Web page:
I couldn't agree more with Williams' professional opinion. My many years on the court have too often seen dedicated players leave the game because they mistakenly believed that being a fit tennis player began and ended on the court.
Referring to often-overheard grumblings from tournament tennis players as they exit a hard-fought match, Williams explains, "They always say, 'My butt and legs hurt.' ... There is no substitute for the time put in on the court hitting balls, but, with regard to conditioning, there is no substitute for running to harden the legs for the pounding they take during a match."
Williams, who coaches players of all ages, advises: "In addition to cardiovascular [heart and lungs] conditioning, players need to spend time strengthening the shoulders, lower body and the core [abdominals and lower back]. Training these tennis-specific muscles will equip a body to withstand the repetitive nature of this sport."
He adds, "Players need to understand that to do well in tennis, as in any sport, the training must be year-round and ongoing. It must include time spent on increasing or maintaining flexibility to help muscles recover and to prevent injury. Stretching the body after a tennis game or a workout is essential. Don't expect gains if you are training sporadically or in spurts. It'll get you nowhere."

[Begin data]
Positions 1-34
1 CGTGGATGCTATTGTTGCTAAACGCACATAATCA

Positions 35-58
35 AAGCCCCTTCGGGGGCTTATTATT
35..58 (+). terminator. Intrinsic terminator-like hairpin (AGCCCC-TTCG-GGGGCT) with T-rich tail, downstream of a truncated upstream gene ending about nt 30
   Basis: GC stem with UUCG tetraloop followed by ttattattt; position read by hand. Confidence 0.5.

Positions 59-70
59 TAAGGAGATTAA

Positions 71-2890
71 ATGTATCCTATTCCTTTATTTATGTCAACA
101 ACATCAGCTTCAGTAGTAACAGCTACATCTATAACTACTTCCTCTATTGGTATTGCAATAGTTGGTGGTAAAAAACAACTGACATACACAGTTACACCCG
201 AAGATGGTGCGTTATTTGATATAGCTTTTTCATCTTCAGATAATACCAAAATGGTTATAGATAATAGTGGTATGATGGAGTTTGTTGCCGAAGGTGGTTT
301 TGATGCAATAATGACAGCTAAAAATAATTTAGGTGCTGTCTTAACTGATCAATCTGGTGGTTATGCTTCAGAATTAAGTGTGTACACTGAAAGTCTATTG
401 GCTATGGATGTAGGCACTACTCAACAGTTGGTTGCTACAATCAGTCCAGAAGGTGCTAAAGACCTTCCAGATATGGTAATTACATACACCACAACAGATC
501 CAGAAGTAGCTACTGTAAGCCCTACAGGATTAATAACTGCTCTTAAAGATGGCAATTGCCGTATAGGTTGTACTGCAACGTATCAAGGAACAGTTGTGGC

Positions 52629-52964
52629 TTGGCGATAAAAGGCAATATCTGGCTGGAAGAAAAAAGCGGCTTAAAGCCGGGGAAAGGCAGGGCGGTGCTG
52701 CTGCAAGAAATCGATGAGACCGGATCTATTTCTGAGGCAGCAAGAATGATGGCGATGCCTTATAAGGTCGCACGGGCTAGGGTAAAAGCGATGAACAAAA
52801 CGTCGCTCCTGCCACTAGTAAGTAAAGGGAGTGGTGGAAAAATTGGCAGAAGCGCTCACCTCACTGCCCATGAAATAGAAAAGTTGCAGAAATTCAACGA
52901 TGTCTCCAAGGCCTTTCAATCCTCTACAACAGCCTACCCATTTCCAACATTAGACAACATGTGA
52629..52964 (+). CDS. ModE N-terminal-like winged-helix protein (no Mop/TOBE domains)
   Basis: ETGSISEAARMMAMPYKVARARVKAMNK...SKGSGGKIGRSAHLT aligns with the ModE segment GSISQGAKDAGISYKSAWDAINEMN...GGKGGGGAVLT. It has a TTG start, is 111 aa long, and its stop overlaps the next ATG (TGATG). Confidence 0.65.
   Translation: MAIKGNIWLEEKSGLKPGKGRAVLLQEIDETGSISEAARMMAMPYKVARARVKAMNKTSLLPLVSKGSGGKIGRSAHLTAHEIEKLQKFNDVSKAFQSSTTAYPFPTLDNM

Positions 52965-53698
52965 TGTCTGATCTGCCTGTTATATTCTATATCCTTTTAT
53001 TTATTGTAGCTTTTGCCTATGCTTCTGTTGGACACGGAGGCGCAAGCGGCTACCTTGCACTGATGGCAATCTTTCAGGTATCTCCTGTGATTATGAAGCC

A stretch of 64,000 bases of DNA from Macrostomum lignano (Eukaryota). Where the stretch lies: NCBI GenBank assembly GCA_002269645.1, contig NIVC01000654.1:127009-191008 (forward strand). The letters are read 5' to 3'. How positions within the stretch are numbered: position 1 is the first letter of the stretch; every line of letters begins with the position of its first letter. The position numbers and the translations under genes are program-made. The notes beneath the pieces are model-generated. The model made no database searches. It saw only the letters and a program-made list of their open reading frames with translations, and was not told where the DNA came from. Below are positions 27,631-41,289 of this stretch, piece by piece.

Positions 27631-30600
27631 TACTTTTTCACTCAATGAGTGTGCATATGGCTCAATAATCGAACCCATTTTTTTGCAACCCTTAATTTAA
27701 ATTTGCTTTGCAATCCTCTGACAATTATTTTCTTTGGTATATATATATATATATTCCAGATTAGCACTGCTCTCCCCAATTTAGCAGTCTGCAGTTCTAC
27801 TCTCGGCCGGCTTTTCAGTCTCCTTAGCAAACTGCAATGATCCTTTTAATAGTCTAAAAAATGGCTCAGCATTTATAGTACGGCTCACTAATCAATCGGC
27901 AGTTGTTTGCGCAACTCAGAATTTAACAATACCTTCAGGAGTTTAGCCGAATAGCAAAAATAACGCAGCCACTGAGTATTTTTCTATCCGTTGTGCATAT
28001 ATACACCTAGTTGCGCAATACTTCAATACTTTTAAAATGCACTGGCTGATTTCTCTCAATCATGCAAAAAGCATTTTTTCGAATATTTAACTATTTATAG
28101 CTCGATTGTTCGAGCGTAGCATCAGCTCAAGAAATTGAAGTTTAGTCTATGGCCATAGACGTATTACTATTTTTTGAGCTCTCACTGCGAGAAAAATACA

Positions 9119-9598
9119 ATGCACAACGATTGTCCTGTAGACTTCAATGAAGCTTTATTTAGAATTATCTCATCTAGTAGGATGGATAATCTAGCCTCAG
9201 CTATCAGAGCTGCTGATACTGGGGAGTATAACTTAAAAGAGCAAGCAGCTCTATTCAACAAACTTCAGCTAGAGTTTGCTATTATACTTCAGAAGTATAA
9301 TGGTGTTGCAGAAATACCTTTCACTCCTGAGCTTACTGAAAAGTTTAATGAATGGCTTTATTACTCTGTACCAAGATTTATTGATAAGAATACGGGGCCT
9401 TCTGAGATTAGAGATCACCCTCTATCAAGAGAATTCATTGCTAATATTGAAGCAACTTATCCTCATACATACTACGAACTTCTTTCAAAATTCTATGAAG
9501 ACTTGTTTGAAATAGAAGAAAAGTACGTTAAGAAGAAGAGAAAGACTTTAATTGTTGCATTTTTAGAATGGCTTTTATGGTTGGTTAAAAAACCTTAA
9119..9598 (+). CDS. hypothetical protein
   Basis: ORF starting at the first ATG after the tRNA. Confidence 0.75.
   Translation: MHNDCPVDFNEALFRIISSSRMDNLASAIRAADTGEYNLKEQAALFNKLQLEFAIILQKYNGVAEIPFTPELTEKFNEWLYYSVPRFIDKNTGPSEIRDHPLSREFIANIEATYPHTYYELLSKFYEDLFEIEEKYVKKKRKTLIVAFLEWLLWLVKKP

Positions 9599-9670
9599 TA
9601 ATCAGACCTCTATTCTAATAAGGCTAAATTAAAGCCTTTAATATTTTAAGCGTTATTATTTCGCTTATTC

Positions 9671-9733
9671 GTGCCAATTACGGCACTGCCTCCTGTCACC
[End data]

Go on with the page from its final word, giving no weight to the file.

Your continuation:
Williams' advice comes from years spent on the court observing countless players who show up for matches either prepared or unprepared. The degree of conditioning will usually predict the results. Conditioning the body for tennis can be the difference between managing to compete for a couple years and making tennis your lifetime sport.
Another valuable tip many inexperienced tournament players have unfortunately learned the hard way is to stay hydrated and learn to eat to compete. A three-set match under the sun on hard courts will not only test your conditioning level but also your nutritional habits and ability to withstand heat.
Finally, serious tennis players gain a competitive edge when they fine-tune skills such as foot speed, agility, explosive power and balance. Simulating authentic tennis movement such as short sprints, backpedaling, crossover steps, shuffling side to side and plyometric movement will help you move around the court quickly, efficiently and gracefully. First, though, become a durable athlete through regular strength training and cardio conditioning, and you'll be on your way to becoming a competitive tennis partner.
Cindy Boggs, fitness presenter, author and Activate America director, has been an ACE-certified coordinator/instructor since 1989. Send your questions about fitness, training or health to YMCA of Kanawha Valley, 100 YMCA Drive, Charleston, WV 25311, or e-mail cindys...@aol.com. Look for her fitness advice book, "CindySays ... "You Can Find Health in Your Hectic World" on her Web site www.cindysays.com or contact the YMCA at 340-3527.